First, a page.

If you are a new parent of a school age child, you may be struggling with the laundry hamper.  Luckily, I have some helpful resources, like this guide I posted last week.  In my experience, this guide is wonderful for making your children laugh hysterically before they resume putting whatever they want in the laundry hamper. This week’s resource is for you, the Laundry Do-er (whoever you may be).  If you are or will soon be doing the laundry of a school age child, it is imperative that you adopt some new techniques.  One of these that I have found helpful is the Two Finger Method.

The idea behind the Two Finger Method is to minimize contact with the dirty laundry.  Many novices will grab an armful of dirty clothes and hug them to their chest.  This maneuver is called the Full Scoop, and it’s a big mistake.  Never, ever, perform the Full Scoop unless you are certain that only your laundry is in the pile.

To execute the Two Finger Method, grasp each garment individually with two fingers only.  Shake the garment lightly while holding it away from your body.  Wait to see if anything runs out of it.  If the garment is clear, chuck it into your carrying basket or washing machine.

I’ve included this helpful illustration:

two finger method

As you can see, the Mom on the left has performed the Full Scoop.  She is clutching an armful of dirty clothes, and lord only knows what else is in there.  The Mom on the right is wisely using the Two Finger Method, maximizing the distance between her and the laundry.

I hope this has been helpful.  Us school age moms have to stick together.  Don’t tell the infant moms about all of this yet.  Let them enjoy their baby hippos and fantasize about a time when they will be able to pee by themselves.

Should I put this in the hamper?

This one goes out to all the kids.  We moms know how much you struggle with things. Like when you are cleaning your room and you have the urge to shove everything into the hamper and just be done with it.  Sure, it seems easier, but did you know that not every item belongs in the hamper?  Luckily, we here at the Cheese Bandit blog have devised this handy flow chart to help you out:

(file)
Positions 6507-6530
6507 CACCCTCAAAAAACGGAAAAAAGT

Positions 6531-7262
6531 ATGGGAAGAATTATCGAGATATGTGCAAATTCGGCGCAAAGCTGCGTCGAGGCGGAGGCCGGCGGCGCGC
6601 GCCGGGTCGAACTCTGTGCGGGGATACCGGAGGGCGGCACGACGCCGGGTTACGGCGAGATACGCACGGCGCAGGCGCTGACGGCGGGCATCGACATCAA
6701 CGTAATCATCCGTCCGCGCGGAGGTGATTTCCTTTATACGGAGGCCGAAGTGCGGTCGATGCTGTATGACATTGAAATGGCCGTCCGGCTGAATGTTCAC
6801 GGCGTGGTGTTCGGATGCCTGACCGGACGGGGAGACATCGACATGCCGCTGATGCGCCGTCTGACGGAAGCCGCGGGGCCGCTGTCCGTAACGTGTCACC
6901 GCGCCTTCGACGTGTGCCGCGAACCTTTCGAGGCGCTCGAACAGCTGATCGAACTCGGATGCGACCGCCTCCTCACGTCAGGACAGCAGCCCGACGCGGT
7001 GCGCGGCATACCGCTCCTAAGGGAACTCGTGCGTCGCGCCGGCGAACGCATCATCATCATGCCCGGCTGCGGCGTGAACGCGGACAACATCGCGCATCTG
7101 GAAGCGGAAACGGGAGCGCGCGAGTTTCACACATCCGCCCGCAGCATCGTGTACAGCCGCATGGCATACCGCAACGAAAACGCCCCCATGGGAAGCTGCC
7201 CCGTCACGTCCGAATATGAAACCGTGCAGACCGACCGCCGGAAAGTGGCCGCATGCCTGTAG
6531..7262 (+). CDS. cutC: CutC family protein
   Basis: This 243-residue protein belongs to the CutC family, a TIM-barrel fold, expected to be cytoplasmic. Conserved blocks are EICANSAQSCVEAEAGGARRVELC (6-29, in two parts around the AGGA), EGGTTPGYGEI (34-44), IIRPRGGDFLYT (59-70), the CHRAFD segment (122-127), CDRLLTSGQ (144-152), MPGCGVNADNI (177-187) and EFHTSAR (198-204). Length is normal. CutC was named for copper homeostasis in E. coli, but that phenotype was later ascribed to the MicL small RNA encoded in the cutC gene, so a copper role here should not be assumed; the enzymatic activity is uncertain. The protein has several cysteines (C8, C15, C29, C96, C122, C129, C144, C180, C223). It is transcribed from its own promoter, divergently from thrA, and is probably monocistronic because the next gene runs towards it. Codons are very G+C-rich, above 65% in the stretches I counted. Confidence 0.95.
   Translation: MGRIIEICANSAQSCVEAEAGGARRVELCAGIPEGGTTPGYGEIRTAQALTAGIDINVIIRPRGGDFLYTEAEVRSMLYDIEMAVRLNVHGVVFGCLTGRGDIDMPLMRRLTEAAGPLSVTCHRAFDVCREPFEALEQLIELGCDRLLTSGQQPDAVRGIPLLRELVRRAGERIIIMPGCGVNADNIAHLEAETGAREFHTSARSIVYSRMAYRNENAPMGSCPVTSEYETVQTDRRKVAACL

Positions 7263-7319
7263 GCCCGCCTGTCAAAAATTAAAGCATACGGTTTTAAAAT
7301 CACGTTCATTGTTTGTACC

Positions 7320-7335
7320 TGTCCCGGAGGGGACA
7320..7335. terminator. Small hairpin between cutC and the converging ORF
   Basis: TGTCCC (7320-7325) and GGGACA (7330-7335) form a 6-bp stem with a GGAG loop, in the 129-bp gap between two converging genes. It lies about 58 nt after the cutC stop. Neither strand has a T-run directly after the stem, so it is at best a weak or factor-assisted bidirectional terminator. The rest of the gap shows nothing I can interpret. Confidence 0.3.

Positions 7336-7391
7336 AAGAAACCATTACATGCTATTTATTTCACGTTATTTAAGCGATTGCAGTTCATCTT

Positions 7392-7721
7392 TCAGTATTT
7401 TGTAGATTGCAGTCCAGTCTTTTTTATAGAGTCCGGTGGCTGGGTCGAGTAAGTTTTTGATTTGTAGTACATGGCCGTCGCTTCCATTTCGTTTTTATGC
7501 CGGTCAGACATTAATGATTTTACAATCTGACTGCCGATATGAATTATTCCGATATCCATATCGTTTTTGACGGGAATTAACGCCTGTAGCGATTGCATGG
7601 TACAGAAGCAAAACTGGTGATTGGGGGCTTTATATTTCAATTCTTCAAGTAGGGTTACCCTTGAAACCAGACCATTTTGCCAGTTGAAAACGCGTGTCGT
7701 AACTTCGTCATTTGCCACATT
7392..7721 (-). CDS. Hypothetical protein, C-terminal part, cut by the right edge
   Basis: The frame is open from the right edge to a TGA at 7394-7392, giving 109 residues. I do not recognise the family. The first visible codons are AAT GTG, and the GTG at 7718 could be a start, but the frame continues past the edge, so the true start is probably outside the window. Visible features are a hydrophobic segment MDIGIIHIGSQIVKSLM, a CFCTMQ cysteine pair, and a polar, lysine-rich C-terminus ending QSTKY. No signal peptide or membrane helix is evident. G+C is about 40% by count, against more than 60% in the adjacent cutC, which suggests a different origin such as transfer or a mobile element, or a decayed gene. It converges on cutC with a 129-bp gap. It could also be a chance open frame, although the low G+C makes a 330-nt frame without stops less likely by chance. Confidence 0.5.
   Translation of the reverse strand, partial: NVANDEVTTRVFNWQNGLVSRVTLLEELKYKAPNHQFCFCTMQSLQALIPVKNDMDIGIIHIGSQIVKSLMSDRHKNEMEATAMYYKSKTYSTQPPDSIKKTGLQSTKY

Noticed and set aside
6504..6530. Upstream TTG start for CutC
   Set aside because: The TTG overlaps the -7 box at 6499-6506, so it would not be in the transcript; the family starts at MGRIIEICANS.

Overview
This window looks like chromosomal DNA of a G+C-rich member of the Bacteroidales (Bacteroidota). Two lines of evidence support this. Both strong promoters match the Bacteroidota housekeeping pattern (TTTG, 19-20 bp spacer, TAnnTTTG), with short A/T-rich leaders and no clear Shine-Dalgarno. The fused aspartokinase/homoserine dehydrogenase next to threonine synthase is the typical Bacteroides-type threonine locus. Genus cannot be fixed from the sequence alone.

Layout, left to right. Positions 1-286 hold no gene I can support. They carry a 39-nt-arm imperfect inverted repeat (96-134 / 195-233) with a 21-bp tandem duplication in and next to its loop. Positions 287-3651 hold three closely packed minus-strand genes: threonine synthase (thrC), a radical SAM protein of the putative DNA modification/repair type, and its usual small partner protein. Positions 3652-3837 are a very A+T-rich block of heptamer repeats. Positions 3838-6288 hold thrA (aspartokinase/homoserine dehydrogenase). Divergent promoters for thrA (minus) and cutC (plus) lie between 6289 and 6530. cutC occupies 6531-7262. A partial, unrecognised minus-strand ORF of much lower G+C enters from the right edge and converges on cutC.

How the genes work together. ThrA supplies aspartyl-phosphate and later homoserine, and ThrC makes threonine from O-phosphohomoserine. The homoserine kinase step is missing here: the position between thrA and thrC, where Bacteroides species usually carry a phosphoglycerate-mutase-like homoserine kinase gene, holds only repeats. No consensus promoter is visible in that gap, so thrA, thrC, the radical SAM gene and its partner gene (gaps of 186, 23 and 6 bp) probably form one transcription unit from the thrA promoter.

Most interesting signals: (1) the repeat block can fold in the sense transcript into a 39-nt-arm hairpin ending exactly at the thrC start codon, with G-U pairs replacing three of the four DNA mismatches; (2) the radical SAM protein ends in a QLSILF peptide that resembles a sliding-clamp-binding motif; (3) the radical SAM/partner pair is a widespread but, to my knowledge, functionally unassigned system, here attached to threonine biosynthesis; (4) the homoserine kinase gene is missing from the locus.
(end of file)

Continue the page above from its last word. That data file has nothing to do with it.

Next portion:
We hope this helps. Look for our future guides, including:

  • What happens if I pee IN the toilet? (For boys)
  • Changing the toilet paper roll: Why it won’t kill you. (The science behind the myth)
  • What should I do with this booger?  Why Kleenex might be right for you.


Who is the Cheese Bandit?

This, my friends, is one of the Great Questions of our time.  A mystery for the ages.

At least around our house.

It was late in 2013 when the signs began to appear.  Bites of cheese, left in strange places around the house.  Behind the toilet.  Under the television.  Draped over drawer pulls.

cheese slipper
One of the first sightings
cheese drawerpull
Elaborate cheese placement











It was noted that on any single given day, you could find a piece of random cheese in a place where cheese does not belong. Like crop circles, or those statues on Easter Island, but with dairy products. Naturally, I began documenting these mysterious occurrences.

christmas cheese
The 2014 holiday season saw unprecedented levels of cheese-related activity
new years cheese
New Years day, 2015

I know what you’re thinking.  “She has four kids, they must leave food everywhere.”

But the strange thing was that I only found cheese.  It was never grapes, or popcorn, or crackers.  And I never seemed to catch any of my children in the act of eating cheese. Whoever was doing this was sneaking cheese in secret and for some reason leaving behind a single bite.

cheese handle


Who is the cheese bandit?  What does he/she want?  We may never know.  Over the years the signs have dwindled but every now and then, one of us will be surprised with the familiar squash (or crunch) of discarded cheese underfoot.

cheese foot

Though his/her identity remains unknown, he/she has left an indelible mark.  A few months ago, the Cheese Bandit even inspired a series of haiku:

A bite unwanted
Discarded dairy, alas!
The cheese stands alone

Once more, my old foe
Cheese Bandit, we dance again!
Colby Jack, you lose. (h/t my awesome friend Lisa)

curds and fucking whey
first off, what the fuck are curds
that’s whey out of line (h/t my super talented writer pal indigomagik)

Stay tuned as the mystery deepens…



Why are we here?

Once upon a time, a long long time ago, I kept a blog.  And it was good.  And by good, I mean that it was fun to write and a satisfying way to keep a record of my important thoughts and happenings.  It was 2007 and I had only squeezed two children out of my hoo-ha, so life was pretty manageable.

Ten years and two additional children later, and I have so many stories to tell.  Most of them have to do with poop.  Or cheese.